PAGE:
When we asked our customers about some of the green trends they were seeing out there in the housing market in a recent survey we expected plenty of responses about EnergyStar appliances and good insulation. It turns out that the meaning of green has expanded in so many different directions in every type of home. In honor of Earth Day here are a few examples of what is out there (click on the photos to be taken directly to the listing page).
One of the biggest surprises from our survey was the write-in portion where we asked agents what kinds of features their clients are asking about. The most common response? Geothermal heating. A quick search in MRIShomes.com with that keyword brings up eleven different properties across the entire price spectrum. The one pictured above is a 4 bed/8 bath asking $3.5M in Leesburg, Va.
A few years ago bamboo was considered a niche building material around this area but the popularity has grown from being used just for floors to now cabinets, paneling, and decorative touches. Below is an Arlington one bedroom condo that uses bamboo cabinets (plus cork floors and eco-friendly quartz countertops).
LEED Certified is another one of those buzzwords that used to exist at the margins of the home construction industry but has gained a huge following from both builders and homeowners who are involved in the design decisions of their property. The Duncan development in Alexandria is one of the more recent local builds that used LEED principles from the beginning.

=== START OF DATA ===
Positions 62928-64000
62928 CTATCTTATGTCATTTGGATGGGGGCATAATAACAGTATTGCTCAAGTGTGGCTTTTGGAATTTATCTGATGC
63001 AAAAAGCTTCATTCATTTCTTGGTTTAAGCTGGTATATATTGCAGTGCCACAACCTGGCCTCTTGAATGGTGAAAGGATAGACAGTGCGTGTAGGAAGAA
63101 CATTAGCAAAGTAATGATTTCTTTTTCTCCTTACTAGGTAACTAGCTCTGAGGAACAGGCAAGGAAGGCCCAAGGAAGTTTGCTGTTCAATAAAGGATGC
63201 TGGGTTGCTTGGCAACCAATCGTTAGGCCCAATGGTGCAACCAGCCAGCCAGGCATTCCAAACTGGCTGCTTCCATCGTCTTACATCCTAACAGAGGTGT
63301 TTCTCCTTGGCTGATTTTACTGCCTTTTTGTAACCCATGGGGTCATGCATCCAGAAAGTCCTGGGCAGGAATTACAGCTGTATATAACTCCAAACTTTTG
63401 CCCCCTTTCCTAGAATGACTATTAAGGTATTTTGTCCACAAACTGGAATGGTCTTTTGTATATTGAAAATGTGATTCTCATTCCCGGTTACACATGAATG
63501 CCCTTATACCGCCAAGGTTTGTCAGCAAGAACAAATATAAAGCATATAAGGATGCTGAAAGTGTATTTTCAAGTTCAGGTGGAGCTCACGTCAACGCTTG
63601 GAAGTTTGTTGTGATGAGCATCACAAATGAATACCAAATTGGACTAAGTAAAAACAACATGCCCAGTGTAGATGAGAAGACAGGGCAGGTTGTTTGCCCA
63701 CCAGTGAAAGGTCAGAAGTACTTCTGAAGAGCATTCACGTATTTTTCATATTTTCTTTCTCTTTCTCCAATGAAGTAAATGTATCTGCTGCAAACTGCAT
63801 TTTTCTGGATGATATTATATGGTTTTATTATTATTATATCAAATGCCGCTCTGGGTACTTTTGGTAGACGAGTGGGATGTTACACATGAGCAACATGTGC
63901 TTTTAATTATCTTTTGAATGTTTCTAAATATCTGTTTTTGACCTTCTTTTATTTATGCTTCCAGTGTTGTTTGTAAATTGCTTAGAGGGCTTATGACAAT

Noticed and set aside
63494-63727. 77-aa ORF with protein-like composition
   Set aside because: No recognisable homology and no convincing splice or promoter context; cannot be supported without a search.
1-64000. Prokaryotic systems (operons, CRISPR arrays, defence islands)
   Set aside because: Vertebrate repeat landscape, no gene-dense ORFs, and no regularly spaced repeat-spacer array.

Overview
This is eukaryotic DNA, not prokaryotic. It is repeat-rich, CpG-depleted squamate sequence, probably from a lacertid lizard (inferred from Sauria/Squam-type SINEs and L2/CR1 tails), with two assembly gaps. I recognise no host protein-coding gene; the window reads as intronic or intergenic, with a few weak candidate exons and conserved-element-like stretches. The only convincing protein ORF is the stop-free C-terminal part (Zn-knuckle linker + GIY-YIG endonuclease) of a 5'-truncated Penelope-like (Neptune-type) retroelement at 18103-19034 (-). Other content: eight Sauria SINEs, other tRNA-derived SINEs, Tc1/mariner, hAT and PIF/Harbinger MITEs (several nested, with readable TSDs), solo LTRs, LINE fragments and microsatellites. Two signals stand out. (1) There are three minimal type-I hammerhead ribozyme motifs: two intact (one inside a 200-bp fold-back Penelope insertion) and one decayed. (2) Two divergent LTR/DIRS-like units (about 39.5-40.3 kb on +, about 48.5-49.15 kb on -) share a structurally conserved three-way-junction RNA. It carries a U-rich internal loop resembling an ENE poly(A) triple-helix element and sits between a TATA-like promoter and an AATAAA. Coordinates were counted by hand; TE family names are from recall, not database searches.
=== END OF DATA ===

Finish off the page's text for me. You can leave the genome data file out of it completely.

Not to be confused with LEED, there is also a growing trend for LED lights that produce the same amount of light but use much less energy. There’s a 3 bed/ 4 bath home in Columbia Heights that uses them throughout the house (asking price $799,000).
Green living does not necessarily mean modern. In fact using reclaimed materials can be one of the best ways to have a green home since it saves using new raw materials while also keeping something old out of an landfill. A home in McLean has reclaimed wood flooring and French doors with antique glass to add a bit of adaptive reuse to their living space. Here’s another one on 5th St NW that used planks from the original wood floor as the backboard for the mounted television. The home also has solar panels and is built with energy efficiency in mind.
Beyond the houses themselves, a very popular trend within the District is to create green communities. Urban planners have made sure major developments like Chancellor’s Row and Monroe Street Market have a walkable layout within easy access of public transportation, ZipCars, and Bikeshare stations. Here’s a 3 bed/3.5 bath Chancellor’s Row home for sale for $774,900.